Monday, August 31, 2015

The Enterprises TV Show Highlights Best States for Driving

Drivers in most parts of the U.S. know which states are the best and worst for driving. Some states are better for drivers and this is due to having more space to commute. The Enterprises TV show shares which states are the best for drivers.

Personal finance website ran a study using criteria such as cost of driving, safety and overall driving experience, cost of gas, insurance and repairs, number of auto thefts per 100,000 people, number of fatal crashes and time spent on the road. How dense the population was played a major factor in commute time the rate of auto theft.  That said, of all 50 states, these five ranked the best in almost all of the above mentioned categories:

Idaho – This very spacious state has short commute times, low insurance costs, lower gas costs, repair bills and less fatal car crashes than any other state. There is a vast amount of wide open space for drivers to make good time getting from point A to B without many hindrances.

Vermont – On the other side of the country, Vermont ranks very high on the Bankrate survey. Vehicle insurance costs are less than other states, it is a safe place to park a car without fear of theft, there are less fatal crashes than other states and commuting is relatively a breeze.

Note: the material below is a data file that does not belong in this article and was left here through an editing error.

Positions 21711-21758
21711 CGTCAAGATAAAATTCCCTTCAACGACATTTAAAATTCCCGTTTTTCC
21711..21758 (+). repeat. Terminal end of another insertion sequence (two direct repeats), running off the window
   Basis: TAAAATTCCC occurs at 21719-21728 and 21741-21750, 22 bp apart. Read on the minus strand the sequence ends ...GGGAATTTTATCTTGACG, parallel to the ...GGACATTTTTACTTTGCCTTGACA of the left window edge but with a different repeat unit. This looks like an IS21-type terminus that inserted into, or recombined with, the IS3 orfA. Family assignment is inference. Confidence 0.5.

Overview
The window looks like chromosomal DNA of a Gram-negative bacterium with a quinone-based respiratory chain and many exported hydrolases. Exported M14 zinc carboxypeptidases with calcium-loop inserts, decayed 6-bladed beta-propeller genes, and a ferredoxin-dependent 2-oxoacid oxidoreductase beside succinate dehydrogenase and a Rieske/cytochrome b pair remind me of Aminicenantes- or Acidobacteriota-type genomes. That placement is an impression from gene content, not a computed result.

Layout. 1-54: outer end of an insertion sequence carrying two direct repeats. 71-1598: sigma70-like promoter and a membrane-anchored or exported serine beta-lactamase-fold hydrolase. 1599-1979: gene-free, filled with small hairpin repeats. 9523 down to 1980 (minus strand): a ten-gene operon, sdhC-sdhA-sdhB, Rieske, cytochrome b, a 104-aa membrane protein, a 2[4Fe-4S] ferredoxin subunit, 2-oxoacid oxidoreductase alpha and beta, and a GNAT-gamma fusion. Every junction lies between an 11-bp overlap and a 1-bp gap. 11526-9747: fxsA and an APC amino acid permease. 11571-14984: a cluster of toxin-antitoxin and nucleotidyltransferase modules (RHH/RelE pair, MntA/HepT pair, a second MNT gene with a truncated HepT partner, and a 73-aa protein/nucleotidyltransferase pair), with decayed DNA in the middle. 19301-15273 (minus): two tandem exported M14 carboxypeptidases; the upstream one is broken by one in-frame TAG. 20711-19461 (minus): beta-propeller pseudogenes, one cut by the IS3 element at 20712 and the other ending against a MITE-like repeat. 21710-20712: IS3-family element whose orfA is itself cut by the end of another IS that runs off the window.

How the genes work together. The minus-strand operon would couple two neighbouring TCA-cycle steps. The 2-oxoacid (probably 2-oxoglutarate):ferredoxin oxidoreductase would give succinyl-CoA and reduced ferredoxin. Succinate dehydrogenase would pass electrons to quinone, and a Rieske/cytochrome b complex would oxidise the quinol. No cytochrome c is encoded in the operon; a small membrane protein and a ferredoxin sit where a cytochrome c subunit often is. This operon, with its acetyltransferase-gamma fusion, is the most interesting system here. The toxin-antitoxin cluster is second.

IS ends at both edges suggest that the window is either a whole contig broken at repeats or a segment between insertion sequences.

Wyoming – Motorists in this state spend less time commuting per week than other states. Vehicle theft rates are not that high and fatal cat crashes barely seem to be occurring. It is a wide, open state.

Wisconsin – Another wide, open state, Wisconsin has better commute times than the rest of the country, even in the Milwaukee. Vehicle insurance is lower here than other states, as it vehicle theft rates and fatal crashes.

MinnesotaEnterprises TV notes that short commute times and low gas expenditures put this state in the top five. Other favorite factors include low theft and fatal crash 

Friday, August 28, 2015

The Enterprises TV Show Relays Retirement Trends for Today

Gone are the days when workers who have reached retirement age leave the workforce for a life of leisure. A new survey reveals that more retirees take some other form of work, after leaving

a steady job. The Enterprises TV show relays the retirement trends.

Boston College and the U.S. Bureau of Labor Statistics studied patterns of older workers who retired from 1992 to 2010. They looked at roughly 20,000 American aged 50 and up. Together with critera from the Health and Retirement Survey (HRS) conducted by the University of Michigan, they found some telling results: